Partnership wants change in how universities and industry collaborate

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A new report prepared by AusBiotech and the University of Sydney says Australia could be at the global forefront of research translation and commercialisation in health and medicine if barriers to collaboration are overcome.

The University of Sydney’s Faculty of Medicine and Health and Sydney Business School partnered with AusBiotech to investigate the development of what they describe as a 'gold standard' framework to ensure health and medical discoveries are more accessible to industry and can be fast-tracked to commercialisation.

The partnership consulted 100 industry, government and academic stakeholders. It also benchmarked international institutions that successfully co-located with researchers, start-ups and business incubators.

The result is 10 recommendations including the development of strategies to grow opportunities for proof-of-concept funding, as well as career incentives, secondments, training and development opportunities for academics and professional staff involved in commercialisation pathways. They also include the up-skilling industry in academic processes.

The recommendations do not include rapid funding for or reimbursement of locally commercialised health and medical research.

AusBiotech said the recommendations will be incorporated into its ‘Biotechnology Blueprint: A Decadal Strategy for the Australian Biotechnology Industry’.

According to CEO Lorraine Chiroiu, “The Biotechnology Blueprint has clearly articulated that creating strong and effective partnerships between the Australian biotechnology industry and universities will significantly contribute to commercialising high-quality ideas, and to creating a better connected and more vibrant community.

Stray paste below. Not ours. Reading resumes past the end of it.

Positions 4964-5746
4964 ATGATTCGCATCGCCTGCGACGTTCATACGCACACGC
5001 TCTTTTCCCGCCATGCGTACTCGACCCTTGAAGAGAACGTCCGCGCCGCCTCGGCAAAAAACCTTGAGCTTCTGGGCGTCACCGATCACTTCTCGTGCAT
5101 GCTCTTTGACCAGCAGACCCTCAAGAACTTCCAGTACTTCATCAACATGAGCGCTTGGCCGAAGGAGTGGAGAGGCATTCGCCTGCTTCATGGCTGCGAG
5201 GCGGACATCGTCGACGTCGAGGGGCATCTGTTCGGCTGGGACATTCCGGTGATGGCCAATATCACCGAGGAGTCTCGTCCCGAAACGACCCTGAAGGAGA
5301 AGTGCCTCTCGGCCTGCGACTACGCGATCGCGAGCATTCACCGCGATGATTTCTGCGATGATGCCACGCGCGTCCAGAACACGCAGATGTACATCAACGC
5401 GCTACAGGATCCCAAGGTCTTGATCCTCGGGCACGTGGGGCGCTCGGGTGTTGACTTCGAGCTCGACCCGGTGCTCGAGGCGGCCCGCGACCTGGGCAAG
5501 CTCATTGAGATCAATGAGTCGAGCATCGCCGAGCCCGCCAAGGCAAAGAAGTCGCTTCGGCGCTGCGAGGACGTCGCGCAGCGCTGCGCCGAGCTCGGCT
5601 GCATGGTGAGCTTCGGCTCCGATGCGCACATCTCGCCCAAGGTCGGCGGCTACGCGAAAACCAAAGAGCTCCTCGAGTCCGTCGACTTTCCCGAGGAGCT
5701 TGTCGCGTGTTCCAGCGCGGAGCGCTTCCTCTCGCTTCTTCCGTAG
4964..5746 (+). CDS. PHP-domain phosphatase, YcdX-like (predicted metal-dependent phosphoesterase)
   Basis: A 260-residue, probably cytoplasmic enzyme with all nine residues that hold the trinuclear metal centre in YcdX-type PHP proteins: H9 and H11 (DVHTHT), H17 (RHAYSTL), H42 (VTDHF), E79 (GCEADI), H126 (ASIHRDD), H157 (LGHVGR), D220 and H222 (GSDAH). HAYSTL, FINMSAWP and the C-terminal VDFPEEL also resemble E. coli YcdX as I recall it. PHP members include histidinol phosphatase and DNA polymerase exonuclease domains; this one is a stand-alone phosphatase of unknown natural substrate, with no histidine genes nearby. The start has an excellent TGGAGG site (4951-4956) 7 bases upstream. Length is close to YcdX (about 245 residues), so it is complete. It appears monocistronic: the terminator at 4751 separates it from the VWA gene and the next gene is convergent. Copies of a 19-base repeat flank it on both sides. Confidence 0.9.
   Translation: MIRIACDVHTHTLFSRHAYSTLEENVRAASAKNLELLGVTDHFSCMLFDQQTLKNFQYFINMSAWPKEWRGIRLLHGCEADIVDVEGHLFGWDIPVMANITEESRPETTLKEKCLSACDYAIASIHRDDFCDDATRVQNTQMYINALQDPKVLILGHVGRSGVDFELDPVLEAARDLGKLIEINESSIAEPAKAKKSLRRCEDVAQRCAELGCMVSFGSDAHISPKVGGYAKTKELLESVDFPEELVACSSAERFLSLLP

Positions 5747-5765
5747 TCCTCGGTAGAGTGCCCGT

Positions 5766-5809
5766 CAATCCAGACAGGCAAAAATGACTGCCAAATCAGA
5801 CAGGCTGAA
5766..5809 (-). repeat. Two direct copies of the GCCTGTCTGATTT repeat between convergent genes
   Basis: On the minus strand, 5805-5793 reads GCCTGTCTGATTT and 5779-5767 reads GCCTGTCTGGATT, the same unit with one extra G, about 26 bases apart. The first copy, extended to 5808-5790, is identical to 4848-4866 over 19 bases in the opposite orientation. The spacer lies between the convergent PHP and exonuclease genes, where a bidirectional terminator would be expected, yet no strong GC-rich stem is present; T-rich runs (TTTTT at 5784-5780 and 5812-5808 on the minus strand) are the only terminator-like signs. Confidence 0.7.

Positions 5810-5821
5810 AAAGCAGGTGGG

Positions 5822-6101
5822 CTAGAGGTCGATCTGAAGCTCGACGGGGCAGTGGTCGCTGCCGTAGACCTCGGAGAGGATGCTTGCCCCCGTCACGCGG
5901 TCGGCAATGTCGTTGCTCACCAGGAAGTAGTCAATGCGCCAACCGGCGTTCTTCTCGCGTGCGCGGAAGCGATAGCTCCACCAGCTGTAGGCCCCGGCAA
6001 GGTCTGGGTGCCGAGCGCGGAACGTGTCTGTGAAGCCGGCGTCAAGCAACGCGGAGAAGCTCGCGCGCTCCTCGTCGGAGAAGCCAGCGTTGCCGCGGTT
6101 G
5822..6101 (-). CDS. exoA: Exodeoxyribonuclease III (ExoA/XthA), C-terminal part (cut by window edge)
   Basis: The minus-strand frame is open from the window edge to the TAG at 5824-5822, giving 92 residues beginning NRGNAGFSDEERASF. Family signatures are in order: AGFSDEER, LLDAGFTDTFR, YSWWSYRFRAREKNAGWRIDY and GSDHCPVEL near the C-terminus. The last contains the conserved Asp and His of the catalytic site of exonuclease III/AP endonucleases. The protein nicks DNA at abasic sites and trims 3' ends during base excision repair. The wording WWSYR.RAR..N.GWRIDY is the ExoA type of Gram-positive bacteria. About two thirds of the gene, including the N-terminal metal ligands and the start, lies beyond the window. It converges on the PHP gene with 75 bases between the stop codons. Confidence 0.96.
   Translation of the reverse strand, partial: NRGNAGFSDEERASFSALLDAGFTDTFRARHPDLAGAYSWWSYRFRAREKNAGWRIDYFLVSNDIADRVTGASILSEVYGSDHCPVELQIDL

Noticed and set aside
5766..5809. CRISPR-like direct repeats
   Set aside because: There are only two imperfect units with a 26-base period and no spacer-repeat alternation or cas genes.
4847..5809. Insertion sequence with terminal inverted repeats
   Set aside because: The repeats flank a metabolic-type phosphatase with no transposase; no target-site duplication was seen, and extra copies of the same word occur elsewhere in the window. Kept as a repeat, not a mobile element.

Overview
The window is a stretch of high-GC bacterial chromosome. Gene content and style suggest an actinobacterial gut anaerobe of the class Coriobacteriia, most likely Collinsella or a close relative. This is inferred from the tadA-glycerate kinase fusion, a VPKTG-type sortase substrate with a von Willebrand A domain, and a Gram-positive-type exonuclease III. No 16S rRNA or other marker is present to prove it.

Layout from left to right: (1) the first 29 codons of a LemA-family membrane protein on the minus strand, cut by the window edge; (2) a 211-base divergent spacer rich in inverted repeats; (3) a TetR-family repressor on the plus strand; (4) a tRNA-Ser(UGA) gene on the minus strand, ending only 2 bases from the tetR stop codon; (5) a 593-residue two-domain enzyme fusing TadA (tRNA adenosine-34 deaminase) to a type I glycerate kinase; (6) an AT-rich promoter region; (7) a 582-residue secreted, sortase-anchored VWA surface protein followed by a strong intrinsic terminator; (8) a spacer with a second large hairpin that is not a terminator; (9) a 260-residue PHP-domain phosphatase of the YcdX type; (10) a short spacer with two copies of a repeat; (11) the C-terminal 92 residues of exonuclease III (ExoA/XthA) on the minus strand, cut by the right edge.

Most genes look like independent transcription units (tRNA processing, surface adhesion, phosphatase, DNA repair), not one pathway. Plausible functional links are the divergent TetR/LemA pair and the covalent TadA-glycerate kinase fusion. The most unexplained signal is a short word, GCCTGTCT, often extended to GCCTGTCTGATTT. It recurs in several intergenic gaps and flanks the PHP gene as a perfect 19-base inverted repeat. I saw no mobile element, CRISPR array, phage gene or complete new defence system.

“This industry-academia collaboration framework is an important step towards that, as it identifies opportunities for the entire community - from bench to bedside - and aims to nurture an agile, nimble and interconnected environment that is able to consistently create and grow high-value biotech companies.”

“This helpful report reinforces the need for Australia to take a holistic and eco-system approach to research commercialisation – universities, industry, governments and consumers all have a crucial role to play in working collectively to get our best research out into the world making a positive difference,” said Professor Duncan Ivison, Deputy Vice-Chancellor (Research) at the University of Sydney.

“Our vision is to establish a hub for the health and medical industry that transforms Australia’s research and commercialisation capabilities by developing a gold-standard in which the private sector and universities co-design and co-invest,’ said Professor Robyn Ward AM, executive dean and pro-vice-chancellor of medicine and health at the University of Sydney.

Professor Ward is the chair of the Medical Services Advisory Committee.

“Our universities are already contributing billions of dollars to the national economy and growing the health workforce, further collaboration between our leading researchers and prominent industry players will strengthen this and fast-track medical discoveries that could make a huge difference in people’s lives,” added Dr Ward.